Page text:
US to start building 57 miles of 18ft-high fences along Mexican border | US News

Army engineers have received permission to start planning and building 57 miles of 5.5m (18ft) high fencing along the US border with Mexico.

The Pentagon is diverting $1bn (£758m) of funding to support the project, which acting defence secretary Patrick Shanahan says is designed to block “drug-smuggling corridors”.

The fencing is going to be erected in Yuma, Arizona and El Paso, Texas – and both areas have recently seen illegal border crossings increase.

Many of those who attempt to cross are asylum-seeking families from Central America.

Patrick Shanahan (C) says the $1bn (£758m) will be used to build the wall
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Patrick Shanahan (C) says the $1bn (£758m) will be used to build the wall

A statement explained that the funds will also be used for “constructing and improving roads and installing lighting” to support counter-narcotic activities undertaken by federal law enforcement agencies.

Building a border wall to stop criminals from entering the US was a key promise of Donald Trump’s presidential campaign in 2016 – but at the time, he had claimed it would be paid for by Mexico, not American taxpayers.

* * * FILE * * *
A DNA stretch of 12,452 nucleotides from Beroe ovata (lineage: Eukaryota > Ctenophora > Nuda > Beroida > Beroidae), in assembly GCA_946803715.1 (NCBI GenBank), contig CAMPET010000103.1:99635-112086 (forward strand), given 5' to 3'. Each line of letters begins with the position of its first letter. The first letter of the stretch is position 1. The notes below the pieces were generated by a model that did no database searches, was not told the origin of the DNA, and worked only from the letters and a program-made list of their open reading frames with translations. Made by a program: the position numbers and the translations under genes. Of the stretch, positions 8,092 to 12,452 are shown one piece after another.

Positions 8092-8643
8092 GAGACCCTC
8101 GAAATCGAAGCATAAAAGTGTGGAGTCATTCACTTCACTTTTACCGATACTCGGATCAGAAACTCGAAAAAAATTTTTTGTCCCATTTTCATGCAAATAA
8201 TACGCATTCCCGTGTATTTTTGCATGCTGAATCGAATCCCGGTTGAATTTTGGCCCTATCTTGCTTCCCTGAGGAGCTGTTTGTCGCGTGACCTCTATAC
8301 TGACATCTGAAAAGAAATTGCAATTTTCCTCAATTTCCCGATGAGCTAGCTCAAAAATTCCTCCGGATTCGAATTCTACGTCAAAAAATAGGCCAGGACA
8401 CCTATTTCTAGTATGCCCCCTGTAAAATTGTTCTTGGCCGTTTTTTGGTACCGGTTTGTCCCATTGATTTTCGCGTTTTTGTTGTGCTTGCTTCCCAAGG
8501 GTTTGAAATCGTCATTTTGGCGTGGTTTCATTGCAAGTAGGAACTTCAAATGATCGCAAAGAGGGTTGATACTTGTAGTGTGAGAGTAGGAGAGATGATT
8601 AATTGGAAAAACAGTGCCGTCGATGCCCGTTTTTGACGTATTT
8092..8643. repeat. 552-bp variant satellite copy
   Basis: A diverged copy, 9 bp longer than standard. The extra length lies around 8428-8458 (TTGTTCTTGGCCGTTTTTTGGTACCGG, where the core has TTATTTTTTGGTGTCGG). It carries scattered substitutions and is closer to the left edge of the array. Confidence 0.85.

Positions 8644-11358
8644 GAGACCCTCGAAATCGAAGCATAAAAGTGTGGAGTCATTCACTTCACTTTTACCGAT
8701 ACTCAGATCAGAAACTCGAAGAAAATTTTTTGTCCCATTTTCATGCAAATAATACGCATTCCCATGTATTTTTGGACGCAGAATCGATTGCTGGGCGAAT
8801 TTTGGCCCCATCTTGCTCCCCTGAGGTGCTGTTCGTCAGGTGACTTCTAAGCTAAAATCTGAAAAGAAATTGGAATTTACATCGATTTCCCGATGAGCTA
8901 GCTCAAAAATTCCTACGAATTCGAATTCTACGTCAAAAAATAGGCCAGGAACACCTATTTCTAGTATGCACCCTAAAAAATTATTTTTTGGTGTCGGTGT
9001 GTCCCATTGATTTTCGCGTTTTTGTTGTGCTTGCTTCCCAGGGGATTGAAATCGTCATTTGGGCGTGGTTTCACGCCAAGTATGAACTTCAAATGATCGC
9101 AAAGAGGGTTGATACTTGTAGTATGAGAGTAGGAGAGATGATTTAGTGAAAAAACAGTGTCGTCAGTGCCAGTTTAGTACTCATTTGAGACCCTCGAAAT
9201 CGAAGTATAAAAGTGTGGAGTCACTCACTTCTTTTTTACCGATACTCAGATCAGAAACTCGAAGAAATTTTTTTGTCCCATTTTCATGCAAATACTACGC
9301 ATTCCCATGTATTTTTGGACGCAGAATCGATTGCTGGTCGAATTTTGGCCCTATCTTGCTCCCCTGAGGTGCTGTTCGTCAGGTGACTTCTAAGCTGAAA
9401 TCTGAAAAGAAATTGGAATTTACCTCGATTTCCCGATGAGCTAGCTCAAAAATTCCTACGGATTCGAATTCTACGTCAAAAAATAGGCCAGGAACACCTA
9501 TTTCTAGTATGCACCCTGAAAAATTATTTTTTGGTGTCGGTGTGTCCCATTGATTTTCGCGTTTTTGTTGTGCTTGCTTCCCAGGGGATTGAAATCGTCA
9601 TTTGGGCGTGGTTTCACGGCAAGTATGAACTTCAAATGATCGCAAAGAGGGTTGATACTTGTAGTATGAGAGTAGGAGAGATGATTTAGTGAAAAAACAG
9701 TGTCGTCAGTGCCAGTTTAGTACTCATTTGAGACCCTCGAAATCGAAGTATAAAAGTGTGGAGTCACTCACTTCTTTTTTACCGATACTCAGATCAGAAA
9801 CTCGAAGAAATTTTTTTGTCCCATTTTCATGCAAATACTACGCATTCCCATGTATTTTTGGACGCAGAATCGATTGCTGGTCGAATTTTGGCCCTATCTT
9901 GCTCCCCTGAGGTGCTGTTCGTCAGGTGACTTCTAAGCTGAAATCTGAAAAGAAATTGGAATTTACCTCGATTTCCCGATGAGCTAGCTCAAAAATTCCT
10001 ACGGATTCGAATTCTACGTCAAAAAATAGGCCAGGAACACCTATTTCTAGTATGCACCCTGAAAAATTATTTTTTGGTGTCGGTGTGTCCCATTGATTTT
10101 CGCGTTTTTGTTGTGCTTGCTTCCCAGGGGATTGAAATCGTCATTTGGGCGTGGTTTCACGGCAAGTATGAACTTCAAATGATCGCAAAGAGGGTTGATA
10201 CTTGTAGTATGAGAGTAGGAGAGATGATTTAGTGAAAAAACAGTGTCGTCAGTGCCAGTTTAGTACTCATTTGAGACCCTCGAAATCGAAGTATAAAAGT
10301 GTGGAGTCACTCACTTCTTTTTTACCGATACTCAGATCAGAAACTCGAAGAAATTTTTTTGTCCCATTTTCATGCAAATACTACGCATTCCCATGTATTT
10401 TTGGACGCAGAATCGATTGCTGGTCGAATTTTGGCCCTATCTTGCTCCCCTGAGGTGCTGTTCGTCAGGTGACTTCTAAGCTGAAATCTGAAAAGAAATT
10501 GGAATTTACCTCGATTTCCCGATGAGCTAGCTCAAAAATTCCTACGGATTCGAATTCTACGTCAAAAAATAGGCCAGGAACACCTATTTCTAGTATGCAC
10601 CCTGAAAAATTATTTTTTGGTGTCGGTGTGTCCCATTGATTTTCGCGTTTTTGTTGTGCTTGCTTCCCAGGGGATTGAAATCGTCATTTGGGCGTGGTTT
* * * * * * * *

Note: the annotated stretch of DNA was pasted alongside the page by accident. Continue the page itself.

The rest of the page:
The president caused controversy when he declared that there is a national emergency at the Mexican border.

A vote designed to try and override this declaration appears certain to fail when it reaches the House of Representatives on Tuesday.

If it does fail, Mr Trump will be able to shift an additional $3.6bn (£2.7bn) from military construction projects to building a barrier along America’s southwest boundary.

The Pentagon building in Washington, DC
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The Pentagon is diverting $1bn (£758m) of funding to support the project

After the Pentagon’s $1bn transfer to commence wall construction in Arizona and Texas, the president’s son, Donald Trump Jr, tweeted: “Christmas came early this week.”

That message, which was retweeted by the president, may also have been referring to Robert Mueller’s investigation, which found no evidence that Mr Trump’s campaign “conspired or co-ordinated” with Russia to interfere in the 2016 election.

The $1bn transfer has been criticised by some Democratic senators, who claim it is taking place without congressional approval and amounts to a “dollar-for-dollar theft from other readiness needs of our armed forces”.

In response to a letter written by Mr Shanahan, senators including Patrick Leahy of Vermont and Dick Durbin of Illinois said they had “serious concerns that the department has allowed political interference and pet projects to come ahead of many near-term, critical readiness issues facing our military”.

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